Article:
Yankee Stadium gives up a ton of home runs and it's not because the New York Yankees almost always have a high powered offense. Right field is very short at Yankee Stadium, standing 314 feet with an 8 foot wall. Like the old Yankee Stadium, new Yankee Stadium is a ballpark than benefits left handed hitters greatly. Yankee Stadium gave up 219 home runs in 2015 and 2.70 homes per game. The left field wall stands 318 feet from home plate and center field is 408 feet from home plate. 

On that note, Yankee Stadium is also a terrible ballpark for extra base hits due to it's short outfields. Routine pop fly's at Petco Park, home of the San Diego Padres, would often be home runs at Yankee Stadium.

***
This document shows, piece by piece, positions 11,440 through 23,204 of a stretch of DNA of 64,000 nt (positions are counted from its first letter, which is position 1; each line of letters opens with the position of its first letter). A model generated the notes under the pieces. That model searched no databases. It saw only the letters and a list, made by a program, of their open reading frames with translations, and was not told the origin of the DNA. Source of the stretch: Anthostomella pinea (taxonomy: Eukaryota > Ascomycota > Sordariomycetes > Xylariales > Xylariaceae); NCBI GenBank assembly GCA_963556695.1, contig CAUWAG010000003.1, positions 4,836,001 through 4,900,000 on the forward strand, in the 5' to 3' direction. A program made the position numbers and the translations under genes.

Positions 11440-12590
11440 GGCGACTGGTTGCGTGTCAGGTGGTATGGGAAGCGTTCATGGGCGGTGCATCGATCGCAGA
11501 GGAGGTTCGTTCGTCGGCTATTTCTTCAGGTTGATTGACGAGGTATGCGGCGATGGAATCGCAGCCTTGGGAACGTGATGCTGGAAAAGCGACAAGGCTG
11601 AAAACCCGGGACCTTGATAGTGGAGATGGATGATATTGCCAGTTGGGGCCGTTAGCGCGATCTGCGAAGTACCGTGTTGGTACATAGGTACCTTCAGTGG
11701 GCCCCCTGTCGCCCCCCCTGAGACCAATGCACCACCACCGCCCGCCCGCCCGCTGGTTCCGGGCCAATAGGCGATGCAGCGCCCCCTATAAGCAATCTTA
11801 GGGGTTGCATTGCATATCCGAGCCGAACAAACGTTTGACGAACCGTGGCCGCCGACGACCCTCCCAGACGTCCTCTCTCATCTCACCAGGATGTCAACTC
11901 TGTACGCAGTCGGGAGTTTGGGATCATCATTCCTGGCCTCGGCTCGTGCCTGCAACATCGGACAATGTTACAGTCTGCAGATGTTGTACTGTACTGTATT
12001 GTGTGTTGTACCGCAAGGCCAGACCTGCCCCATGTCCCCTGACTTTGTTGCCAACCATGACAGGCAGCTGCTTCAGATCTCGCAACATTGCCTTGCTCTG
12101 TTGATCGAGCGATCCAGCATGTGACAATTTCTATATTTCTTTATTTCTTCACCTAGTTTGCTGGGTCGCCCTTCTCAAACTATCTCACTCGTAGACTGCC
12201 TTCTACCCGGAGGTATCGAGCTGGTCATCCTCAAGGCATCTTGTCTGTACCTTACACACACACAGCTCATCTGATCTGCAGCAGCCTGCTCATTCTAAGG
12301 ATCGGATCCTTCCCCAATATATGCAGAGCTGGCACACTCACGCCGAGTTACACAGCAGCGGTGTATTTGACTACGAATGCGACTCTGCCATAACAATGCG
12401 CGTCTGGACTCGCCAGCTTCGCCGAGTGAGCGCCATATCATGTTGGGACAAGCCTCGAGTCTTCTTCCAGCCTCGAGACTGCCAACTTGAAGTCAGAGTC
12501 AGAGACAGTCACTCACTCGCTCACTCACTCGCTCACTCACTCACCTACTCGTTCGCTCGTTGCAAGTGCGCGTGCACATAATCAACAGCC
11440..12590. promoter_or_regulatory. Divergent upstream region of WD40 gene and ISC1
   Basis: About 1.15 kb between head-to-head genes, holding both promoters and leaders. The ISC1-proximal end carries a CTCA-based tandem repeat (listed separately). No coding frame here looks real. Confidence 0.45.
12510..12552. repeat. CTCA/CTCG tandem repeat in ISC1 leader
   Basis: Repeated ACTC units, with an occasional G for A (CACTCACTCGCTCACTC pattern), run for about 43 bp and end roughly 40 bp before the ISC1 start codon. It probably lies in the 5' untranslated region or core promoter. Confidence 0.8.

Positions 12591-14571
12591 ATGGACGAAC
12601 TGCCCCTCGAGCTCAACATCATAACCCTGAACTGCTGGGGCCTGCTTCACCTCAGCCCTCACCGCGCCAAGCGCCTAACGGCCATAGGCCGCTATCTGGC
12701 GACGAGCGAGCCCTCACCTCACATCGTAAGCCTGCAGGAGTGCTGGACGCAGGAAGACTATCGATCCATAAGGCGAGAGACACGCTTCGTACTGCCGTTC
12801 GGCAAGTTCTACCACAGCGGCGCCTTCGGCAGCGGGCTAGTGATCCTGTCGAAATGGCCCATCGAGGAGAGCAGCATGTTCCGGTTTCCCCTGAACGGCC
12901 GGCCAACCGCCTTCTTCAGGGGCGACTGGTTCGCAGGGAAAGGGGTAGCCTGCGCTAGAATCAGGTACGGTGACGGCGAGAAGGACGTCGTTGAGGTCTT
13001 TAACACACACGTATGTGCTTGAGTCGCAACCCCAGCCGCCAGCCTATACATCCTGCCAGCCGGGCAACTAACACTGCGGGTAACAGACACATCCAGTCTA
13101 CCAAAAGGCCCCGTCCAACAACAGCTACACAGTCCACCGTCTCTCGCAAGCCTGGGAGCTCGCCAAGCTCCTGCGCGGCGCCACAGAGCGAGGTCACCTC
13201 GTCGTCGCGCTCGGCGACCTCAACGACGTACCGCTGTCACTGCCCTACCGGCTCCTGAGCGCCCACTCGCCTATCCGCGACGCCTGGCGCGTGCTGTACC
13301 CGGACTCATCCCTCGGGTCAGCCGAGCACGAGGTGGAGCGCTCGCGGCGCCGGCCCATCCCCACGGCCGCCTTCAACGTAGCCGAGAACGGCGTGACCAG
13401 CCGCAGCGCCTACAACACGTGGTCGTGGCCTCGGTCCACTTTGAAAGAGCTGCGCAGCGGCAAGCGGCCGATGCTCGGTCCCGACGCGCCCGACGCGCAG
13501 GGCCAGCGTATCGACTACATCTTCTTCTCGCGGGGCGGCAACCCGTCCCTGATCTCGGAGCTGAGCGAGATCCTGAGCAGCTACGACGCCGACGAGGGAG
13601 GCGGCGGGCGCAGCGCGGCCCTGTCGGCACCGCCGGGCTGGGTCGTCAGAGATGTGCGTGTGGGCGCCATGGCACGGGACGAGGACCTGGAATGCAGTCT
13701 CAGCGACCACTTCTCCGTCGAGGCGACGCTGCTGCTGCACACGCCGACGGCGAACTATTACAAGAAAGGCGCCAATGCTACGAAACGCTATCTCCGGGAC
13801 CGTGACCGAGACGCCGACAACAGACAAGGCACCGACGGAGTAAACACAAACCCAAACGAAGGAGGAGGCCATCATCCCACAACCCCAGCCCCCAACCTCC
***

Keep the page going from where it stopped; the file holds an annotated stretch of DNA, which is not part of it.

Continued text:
Great American Ballpark. Home of the Cincinnati Reds.

2. Great American Ballpark. Home of the Cincinnati Reds.

Great American Ballpark consistently leads the National League in the amount of home runs it gives up. It gives up more home runs to right handed hitters than any other Major League ballpark. In 2015, Great American Ballpark gave up 183 home runs total and 2.26 home runs per game. Left field is 328 feet from home plate and right field is 325 feet from home plate. Center field also sees it's share of home runs, standing only 404 feet from home plate. The left field wall stands 12 feet high while the right field wall stands 8 feet high.